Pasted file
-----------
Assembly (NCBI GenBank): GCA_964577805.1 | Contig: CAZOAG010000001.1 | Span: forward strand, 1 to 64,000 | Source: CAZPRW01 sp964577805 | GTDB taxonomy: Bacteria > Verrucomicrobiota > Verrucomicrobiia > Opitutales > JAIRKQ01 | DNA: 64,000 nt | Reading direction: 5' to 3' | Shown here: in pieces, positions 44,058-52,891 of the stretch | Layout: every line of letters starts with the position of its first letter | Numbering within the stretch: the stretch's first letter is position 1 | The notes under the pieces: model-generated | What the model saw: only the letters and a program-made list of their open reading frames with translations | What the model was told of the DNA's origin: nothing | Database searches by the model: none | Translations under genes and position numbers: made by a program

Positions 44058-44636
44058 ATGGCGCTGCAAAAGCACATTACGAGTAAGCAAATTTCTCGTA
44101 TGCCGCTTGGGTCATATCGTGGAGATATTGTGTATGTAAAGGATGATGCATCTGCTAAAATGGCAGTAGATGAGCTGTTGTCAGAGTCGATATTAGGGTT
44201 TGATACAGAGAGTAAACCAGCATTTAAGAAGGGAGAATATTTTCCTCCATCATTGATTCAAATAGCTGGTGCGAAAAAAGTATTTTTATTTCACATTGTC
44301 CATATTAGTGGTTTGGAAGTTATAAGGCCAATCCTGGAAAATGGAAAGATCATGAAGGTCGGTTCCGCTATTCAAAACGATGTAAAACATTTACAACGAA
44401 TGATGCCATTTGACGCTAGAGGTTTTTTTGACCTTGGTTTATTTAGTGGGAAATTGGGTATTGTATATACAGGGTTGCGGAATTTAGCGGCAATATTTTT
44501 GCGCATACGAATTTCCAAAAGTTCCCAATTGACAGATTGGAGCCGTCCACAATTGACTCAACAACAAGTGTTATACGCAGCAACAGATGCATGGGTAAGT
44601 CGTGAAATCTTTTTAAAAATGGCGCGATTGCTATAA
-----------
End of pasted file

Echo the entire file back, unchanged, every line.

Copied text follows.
Assembly (NCBI GenBank): GCA_964577805.1 | Contig: CAZOAG010000001.1 | Span: forward strand, 1 to 64,000 | Source: CAZPRW01 sp964577805 | GTDB taxonomy: Bacteria > Verrucomicrobiota > Verrucomicrobiia > Opitutales > JAIRKQ01 | DNA: 64,000 nt | Reading direction: 5' to 3' | Shown here: in pieces, positions 44,058-52,891 of the stretch | Layout: every line of letters starts with the position of its first letter | Numbering within the stretch: the stretch's first letter is position 1 | The notes under the pieces: model-generated | What the model saw: only the letters and a program-made list of their open reading frames with translations | What the model was told of the DNA's origin: nothing | Database searches by the model: none | Translations under genes and position numbers: made by a program

Positions 44058-44636
44058 ATGGCGCTGCAAAAGCACATTACGAGTAAGCAAATTTCTCGTA
44101 TGCCGCTTGGGTCATATCGTGGAGATATTGTGTATGTAAAGGATGATGCATCTGCTAAAATGGCAGTAGATGAGCTGTTGTCAGAGTCGATATTAGGGTT
44201 TGATACAGAGAGTAAACCAGCATTTAAGAAGGGAGAATATTTTCCTCCATCATTGATTCAAATAGCTGGTGCGAAAAAAGTATTTTTATTTCACATTGTC
44301 CATATTAGTGGTTTGGAAGTTATAAGGCCAATCCTGGAAAATGGAAAGATCATGAAGGTCGGTTCCGCTATTCAAAACGATGTAAAACATTTACAACGAA
44401 TGATGCCATTTGACGCTAGAGGTTTTTTTGACCTTGGTTTATTTAGTGGGAAATTGGGTATTGTATATACAGGGTTGCGGAATTTAGCGGCAATATTTTT
44501 GCGCATACGAATTTCCAAAAGTTCCCAATTGACAGATTGGAGCCGTCCACAATTGACTCAACAACAAGTGTTATACGCAGCAACAGATGCATGGGTAAGT
44601 CGTGAAATCTTTTTAAAAATGGCGCGATTGCTATAA